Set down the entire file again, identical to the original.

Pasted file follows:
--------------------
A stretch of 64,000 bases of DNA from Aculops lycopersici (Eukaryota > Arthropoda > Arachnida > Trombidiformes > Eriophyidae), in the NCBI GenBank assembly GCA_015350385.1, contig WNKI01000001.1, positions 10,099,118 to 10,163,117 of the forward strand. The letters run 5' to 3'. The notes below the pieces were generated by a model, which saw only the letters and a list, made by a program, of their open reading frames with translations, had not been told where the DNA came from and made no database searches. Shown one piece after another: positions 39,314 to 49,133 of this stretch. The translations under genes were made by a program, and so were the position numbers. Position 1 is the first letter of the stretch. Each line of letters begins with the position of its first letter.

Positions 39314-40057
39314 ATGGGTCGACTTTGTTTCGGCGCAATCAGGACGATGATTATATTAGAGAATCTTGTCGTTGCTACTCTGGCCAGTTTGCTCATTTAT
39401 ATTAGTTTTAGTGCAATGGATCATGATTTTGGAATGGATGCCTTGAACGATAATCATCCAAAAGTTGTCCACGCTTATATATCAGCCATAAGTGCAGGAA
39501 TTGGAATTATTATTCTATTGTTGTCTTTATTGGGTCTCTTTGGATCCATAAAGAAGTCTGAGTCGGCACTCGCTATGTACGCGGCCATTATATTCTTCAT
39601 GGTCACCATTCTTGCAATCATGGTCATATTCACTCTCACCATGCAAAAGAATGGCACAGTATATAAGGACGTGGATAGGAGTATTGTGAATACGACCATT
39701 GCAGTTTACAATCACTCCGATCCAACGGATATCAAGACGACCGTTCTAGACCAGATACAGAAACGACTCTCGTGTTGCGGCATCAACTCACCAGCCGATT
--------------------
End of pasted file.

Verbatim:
A stretch of 64,000 bases of DNA from Aculops lycopersici (Eukaryota > Arthropoda > Arachnida > Trombidiformes > Eriophyidae), in the NCBI GenBank assembly GCA_015350385.1, contig WNKI01000001.1, positions 10,099,118 to 10,163,117 of the forward strand. The letters run 5' to 3'. The notes below the pieces were generated by a model, which saw only the letters and a list, made by a program, of their open reading frames with translations, had not been told where the DNA came from and made no database searches. Shown one piece after another: positions 39,314 to 49,133 of this stretch. The translations under genes were made by a program, and so were the position numbers. Position 1 is the first letter of the stretch. Each line of letters begins with the position of its first letter.

Positions 39314-40057
39314 ATGGGTCGACTTTGTTTCGGCGCAATCAGGACGATGATTATATTAGAGAATCTTGTCGTTGCTACTCTGGCCAGTTTGCTCATTTAT
39401 ATTAGTTTTAGTGCAATGGATCATGATTTTGGAATGGATGCCTTGAACGATAATCATCCAAAAGTTGTCCACGCTTATATATCAGCCATAAGTGCAGGAA
39501 TTGGAATTATTATTCTATTGTTGTCTTTATTGGGTCTCTTTGGATCCATAAAGAAGTCTGAGTCGGCACTCGCTATGTACGCGGCCATTATATTCTTCAT
39601 GGTCACCATTCTTGCAATCATGGTCATATTCACTCTCACCATGCAAAAGAATGGCACAGTATATAAGGACGTGGATAGGAGTATTGTGAATACGACCATT
39701 GCAGTTTACAATCACTCCGATCCAACGGATATCAAGACGACCGTTCTAGACCAGATACAGAAACGACTCTCGTGTTGCGGCATCAACTCACCAGCCGATT